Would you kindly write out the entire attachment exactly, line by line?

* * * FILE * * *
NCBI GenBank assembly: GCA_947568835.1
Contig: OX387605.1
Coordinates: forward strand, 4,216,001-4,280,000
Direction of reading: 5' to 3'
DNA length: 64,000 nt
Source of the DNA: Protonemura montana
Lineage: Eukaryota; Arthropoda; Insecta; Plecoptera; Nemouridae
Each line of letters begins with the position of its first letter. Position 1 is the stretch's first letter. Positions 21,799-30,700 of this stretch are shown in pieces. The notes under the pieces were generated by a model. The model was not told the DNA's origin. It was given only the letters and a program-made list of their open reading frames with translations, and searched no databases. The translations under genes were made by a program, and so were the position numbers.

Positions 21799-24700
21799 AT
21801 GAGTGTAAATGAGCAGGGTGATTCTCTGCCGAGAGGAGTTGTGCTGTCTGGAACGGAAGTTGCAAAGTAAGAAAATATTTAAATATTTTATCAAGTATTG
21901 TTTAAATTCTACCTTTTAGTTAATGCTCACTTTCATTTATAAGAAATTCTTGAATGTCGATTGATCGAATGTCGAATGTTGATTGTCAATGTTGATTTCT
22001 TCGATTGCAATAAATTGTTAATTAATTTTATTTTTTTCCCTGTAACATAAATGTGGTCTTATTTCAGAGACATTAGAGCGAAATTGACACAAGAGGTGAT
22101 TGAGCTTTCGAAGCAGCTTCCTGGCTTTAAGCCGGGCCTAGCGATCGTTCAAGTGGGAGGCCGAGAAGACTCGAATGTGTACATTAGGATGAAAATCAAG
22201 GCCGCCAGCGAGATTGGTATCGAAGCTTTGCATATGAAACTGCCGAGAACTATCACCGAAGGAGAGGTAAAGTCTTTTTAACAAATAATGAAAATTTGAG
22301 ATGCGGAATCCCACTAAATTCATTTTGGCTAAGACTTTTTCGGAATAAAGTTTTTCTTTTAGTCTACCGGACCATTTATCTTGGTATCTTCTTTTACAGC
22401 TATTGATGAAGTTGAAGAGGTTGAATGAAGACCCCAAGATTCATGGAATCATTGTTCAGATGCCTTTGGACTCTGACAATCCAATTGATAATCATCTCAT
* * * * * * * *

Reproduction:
NCBI GenBank assembly: GCA_947568835.1
Contig: OX387605.1
Coordinates: forward strand, 4,216,001-4,280,000
Direction of reading: 5' to 3'
DNA length: 64,000 nt
Source of the DNA: Protonemura montana
Lineage: Eukaryota; Arthropoda; Insecta; Plecoptera; Nemouridae
Each line of letters begins with the position of its first letter. Position 1 is the stretch's first letter. Positions 21,799-30,700 of this stretch are shown in pieces. The notes under the pieces were generated by a model. The model was not told the DNA's origin. It was given only the letters and a program-made list of their open reading frames with translations, and searched no databases. The translations under genes were made by a program, and so were the position numbers.

Positions 21799-24700
21799 AT
21801 GAGTGTAAATGAGCAGGGTGATTCTCTGCCGAGAGGAGTTGTGCTGTCTGGAACGGAAGTTGCAAAGTAAGAAAATATTTAAATATTTTATCAAGTATTG
21901 TTTAAATTCTACCTTTTAGTTAATGCTCACTTTCATTTATAAGAAATTCTTGAATGTCGATTGATCGAATGTCGAATGTTGATTGTCAATGTTGATTTCT
22001 TCGATTGCAATAAATTGTTAATTAATTTTATTTTTTTCCCTGTAACATAAATGTGGTCTTATTTCAGAGACATTAGAGCGAAATTGACACAAGAGGTGAT
22101 TGAGCTTTCGAAGCAGCTTCCTGGCTTTAAGCCGGGCCTAGCGATCGTTCAAGTGGGAGGCCGAGAAGACTCGAATGTGTACATTAGGATGAAAATCAAG
22201 GCCGCCAGCGAGATTGGTATCGAAGCTTTGCATATGAAACTGCCGAGAACTATCACCGAAGGAGAGGTAAAGTCTTTTTAACAAATAATGAAAATTTGAG
22301 ATGCGGAATCCCACTAAATTCATTTTGGCTAAGACTTTTTCGGAATAAAGTTTTTCTTTTAGTCTACCGGACCATTTATCTTGGTATCTTCTTTTACAGC
22401 TATTGATGAAGTTGAAGAGGTTGAATGAAGACCCCAAGATTCATGGAATCATTGTTCAGATGCCTTTGGACTCTGACAATCCAATTGATAATCATCTCAT